Tuesday, October 11, 2011

OPEC Cuts Demand Forecast



RIYADH—The Organization of Petroleum Exporting Countries Tuesday further trimmed its forecasts for oil demand in 2011 and 2012 and warned it could cut the outlook again amid growing unease over the global economy.

In its monthly report, OPEC reduced its forecast for oil-demand growth for this year by 180,000 barrels of oil a day on uncertainty in the world economy and weakening Chinese and Indian prospects. The group also signaled concern about a possible "imbalance" in the supply-demand balance in the oil market.

"Uncertainty in the world economy has dimmed the picture for 2011, particularly in the [Organization for Economic Co-Operation and Development] reion," OPEC said. "So far, clear signs of weakening demand have had only a limited impact on overall oil-market fundamentals. However, in the current economic environment, it is necessary to remain alert to the risks of a growing market imbalance."

Oil Prices Fall on Euro-Zone Woes, Dollar
.Oil demand will still rise by 900,000 barrels a day this year, but the downgrade represents only a fraction of the 87.8 million barrels a day OPEC expects to be consumed this year worldwide, OPEC said. For 2012, its forecast for oil-demand growth was revised down by 70,000 barrels a day to stand at 1.2 million barrels a day.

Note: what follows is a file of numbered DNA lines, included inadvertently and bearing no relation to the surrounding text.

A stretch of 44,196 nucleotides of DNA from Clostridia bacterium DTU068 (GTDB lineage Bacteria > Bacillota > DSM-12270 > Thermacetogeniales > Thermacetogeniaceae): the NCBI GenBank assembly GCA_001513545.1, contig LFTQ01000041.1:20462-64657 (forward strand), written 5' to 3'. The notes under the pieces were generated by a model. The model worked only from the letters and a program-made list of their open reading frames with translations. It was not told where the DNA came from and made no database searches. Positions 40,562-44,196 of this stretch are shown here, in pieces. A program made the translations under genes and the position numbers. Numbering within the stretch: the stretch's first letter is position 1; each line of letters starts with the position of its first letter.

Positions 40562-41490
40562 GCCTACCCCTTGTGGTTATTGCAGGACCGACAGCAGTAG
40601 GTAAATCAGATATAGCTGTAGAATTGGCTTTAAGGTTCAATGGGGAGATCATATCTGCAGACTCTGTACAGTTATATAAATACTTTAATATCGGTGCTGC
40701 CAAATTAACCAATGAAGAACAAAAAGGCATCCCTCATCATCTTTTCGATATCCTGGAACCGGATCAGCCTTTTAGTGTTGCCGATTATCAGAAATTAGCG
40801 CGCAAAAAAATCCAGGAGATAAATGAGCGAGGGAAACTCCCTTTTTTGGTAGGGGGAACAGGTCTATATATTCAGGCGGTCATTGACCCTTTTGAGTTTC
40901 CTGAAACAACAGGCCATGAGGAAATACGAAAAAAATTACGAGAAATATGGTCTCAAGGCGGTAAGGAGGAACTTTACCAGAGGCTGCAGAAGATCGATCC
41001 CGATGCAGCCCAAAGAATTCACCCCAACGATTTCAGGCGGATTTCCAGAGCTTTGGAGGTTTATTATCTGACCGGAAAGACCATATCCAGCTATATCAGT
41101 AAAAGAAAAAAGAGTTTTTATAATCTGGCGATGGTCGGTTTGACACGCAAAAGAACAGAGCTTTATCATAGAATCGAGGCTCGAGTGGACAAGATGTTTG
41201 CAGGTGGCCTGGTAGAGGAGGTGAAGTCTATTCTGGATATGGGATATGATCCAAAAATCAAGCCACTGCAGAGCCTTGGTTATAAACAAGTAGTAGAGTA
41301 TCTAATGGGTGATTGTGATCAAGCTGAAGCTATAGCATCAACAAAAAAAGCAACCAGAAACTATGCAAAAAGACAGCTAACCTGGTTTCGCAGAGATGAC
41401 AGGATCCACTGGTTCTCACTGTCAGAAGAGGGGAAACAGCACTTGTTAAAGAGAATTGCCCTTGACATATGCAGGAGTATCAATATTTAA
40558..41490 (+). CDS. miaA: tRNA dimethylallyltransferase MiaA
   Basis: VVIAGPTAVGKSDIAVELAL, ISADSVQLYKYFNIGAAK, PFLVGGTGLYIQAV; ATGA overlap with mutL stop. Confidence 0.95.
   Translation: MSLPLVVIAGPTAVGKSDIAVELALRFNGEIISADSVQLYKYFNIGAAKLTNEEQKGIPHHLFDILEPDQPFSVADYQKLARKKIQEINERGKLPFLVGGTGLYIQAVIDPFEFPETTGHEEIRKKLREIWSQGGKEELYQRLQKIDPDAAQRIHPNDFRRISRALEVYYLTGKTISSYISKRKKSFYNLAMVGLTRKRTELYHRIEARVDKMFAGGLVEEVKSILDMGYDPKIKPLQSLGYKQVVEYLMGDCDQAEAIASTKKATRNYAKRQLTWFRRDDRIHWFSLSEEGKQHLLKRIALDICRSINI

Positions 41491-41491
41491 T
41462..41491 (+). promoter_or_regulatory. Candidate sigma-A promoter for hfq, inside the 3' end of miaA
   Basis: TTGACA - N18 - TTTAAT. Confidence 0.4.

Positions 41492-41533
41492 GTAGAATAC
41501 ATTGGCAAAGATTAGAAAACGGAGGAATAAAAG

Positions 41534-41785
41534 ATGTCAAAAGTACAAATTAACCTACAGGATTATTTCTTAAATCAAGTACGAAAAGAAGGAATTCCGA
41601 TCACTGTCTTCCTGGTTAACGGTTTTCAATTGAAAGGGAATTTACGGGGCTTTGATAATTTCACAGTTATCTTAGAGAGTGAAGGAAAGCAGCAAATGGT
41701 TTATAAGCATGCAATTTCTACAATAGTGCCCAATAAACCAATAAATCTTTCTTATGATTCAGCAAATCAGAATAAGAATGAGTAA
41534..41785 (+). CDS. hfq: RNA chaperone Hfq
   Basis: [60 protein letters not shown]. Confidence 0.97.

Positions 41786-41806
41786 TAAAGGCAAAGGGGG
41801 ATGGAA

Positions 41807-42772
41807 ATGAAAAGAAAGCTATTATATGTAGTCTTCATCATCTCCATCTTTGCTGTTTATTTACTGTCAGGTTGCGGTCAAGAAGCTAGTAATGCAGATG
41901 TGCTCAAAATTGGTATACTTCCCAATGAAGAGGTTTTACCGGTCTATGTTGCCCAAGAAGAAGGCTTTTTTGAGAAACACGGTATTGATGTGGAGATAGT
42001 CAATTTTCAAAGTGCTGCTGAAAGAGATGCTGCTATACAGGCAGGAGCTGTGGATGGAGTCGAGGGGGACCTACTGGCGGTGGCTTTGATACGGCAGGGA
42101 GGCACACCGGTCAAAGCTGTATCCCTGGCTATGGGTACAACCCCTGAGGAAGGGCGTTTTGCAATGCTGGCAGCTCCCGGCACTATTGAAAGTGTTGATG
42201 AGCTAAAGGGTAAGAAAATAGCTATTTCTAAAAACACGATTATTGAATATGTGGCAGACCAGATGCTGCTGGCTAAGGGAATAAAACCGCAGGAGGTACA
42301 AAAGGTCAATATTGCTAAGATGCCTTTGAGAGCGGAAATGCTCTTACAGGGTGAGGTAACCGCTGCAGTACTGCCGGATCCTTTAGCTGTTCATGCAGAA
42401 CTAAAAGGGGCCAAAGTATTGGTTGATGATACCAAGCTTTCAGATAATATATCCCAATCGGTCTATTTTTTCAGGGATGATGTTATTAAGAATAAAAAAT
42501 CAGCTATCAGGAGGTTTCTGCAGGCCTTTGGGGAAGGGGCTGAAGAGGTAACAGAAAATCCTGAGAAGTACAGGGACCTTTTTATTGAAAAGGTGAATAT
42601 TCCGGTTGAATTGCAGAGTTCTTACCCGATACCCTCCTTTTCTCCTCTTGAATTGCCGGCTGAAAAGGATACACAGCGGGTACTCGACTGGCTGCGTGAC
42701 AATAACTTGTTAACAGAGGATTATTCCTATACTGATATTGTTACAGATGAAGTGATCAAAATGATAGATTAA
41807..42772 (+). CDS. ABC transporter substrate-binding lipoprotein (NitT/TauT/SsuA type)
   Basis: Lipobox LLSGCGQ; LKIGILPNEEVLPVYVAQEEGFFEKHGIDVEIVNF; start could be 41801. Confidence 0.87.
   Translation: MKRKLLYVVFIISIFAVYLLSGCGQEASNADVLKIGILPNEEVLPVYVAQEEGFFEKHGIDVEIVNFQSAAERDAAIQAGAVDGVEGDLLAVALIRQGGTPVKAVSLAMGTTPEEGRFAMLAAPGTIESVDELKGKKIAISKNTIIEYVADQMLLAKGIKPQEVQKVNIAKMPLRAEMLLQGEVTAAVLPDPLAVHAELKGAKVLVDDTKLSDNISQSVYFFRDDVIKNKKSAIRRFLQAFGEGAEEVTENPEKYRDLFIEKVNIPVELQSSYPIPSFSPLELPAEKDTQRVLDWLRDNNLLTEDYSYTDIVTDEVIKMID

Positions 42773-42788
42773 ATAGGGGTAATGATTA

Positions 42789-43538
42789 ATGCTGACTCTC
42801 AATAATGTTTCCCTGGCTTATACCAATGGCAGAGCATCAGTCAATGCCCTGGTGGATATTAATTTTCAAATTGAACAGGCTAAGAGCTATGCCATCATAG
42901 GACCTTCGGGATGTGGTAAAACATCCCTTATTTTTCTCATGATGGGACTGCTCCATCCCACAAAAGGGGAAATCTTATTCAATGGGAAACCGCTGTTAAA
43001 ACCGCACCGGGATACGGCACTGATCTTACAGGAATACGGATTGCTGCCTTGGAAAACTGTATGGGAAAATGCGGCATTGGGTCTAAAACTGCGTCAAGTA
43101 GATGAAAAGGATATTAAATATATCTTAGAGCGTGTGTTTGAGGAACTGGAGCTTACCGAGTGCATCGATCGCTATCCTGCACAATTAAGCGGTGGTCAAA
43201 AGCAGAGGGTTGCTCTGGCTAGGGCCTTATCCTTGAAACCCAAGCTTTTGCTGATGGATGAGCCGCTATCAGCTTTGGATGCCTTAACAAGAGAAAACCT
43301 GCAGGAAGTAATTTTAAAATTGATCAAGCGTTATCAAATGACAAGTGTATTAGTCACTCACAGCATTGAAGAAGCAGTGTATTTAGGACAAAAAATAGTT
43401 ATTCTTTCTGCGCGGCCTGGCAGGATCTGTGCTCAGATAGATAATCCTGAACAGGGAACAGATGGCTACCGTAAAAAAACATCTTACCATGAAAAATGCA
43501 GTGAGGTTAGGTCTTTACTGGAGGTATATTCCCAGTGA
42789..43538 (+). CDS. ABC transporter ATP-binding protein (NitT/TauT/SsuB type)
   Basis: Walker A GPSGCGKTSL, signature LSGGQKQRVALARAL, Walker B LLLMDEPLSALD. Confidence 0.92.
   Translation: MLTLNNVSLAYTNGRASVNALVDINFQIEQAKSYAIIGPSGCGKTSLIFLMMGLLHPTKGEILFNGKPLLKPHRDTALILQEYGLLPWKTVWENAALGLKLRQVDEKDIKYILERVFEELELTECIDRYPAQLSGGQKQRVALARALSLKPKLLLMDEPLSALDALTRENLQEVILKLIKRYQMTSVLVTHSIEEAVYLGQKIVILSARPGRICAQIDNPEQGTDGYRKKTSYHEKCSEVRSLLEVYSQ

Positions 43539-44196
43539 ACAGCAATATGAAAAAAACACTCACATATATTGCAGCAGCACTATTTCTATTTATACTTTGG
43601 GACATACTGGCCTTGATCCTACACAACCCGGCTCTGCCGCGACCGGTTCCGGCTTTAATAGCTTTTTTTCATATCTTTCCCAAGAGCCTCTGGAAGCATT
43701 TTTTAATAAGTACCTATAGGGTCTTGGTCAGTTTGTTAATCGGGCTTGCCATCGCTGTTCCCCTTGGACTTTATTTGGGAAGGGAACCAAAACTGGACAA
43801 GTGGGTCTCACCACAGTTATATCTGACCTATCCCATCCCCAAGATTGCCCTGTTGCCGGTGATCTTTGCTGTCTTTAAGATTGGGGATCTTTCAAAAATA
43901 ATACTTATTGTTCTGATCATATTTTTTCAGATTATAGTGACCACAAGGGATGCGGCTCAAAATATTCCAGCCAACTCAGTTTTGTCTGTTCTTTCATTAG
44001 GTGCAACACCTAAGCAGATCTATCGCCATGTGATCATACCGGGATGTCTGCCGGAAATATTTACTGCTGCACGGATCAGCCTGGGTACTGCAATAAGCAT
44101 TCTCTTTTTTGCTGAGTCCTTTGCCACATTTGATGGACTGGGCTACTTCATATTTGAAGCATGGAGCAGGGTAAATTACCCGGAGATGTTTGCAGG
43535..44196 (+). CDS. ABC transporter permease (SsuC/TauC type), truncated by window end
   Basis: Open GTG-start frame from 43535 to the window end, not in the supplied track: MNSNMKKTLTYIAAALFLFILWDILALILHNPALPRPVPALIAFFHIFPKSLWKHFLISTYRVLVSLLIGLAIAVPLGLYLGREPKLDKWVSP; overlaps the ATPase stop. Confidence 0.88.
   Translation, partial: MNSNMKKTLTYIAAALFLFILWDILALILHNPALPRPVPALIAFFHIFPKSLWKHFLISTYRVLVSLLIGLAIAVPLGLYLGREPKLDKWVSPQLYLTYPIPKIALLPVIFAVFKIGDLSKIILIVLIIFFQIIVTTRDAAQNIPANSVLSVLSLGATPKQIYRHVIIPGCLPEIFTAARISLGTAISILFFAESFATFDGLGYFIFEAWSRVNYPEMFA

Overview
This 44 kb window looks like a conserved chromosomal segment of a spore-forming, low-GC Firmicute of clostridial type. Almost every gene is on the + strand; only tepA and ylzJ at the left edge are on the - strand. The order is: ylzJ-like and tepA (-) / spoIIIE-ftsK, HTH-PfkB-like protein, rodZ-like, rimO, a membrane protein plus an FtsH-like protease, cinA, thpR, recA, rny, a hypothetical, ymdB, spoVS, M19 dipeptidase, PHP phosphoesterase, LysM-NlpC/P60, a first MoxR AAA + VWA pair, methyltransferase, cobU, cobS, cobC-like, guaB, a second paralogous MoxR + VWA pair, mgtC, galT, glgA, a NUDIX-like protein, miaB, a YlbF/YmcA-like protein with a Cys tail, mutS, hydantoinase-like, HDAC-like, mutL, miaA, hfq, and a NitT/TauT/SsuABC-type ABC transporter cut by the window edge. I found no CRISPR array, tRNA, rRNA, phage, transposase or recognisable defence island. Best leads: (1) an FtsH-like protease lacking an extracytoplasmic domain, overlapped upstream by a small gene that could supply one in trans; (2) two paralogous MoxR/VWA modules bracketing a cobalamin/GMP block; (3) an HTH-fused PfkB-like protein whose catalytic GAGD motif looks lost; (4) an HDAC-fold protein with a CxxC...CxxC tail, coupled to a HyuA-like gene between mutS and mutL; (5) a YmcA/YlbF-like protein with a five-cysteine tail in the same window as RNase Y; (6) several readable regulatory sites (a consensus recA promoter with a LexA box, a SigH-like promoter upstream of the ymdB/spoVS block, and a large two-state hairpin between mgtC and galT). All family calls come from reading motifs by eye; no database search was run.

OPEC estimated demand for its own crude will remain unchanged for 2011 compared with the previous OPEC monthly report. The OPEC oil-demand outlook, however, was cut by 100,000 barrels a day for 2012 to stand steady at 29.9 million barrels a day compared to 2011.

OPEC, which in its August report projected that Libyan oil output would reach one million barrels a day within six months, said that the North African country's output rose to 96,000 barrels a day in September, from only 7,000 barrels a day the previous month. It didn't give any further details on how long the country could take to return to its pre-war production levels.

Though the report didn't comment on the intentions of the group's producers at their next meeting on Dec. 14 in Vienna, the latest cut to its oil-demand forecast could give ammunition to an Iran-led group that has fought against higher oil output. A June OPEC meeting in Vienna ended in acrimony after a Saudi Arabia-led group failed to persuade the cartel that an anticipated surge in oil demand this year merited an output increase.

A split between OPEC oil producers has resurfaced in recent days as economic risks and the return of Libyan output has sent oil prices under $100 a barrel and opened up a debate on what oil price "floor" would compel a response from the producers group.

Write to Summer Said at summer.said@dowjones.com

No comments:

Post a Comment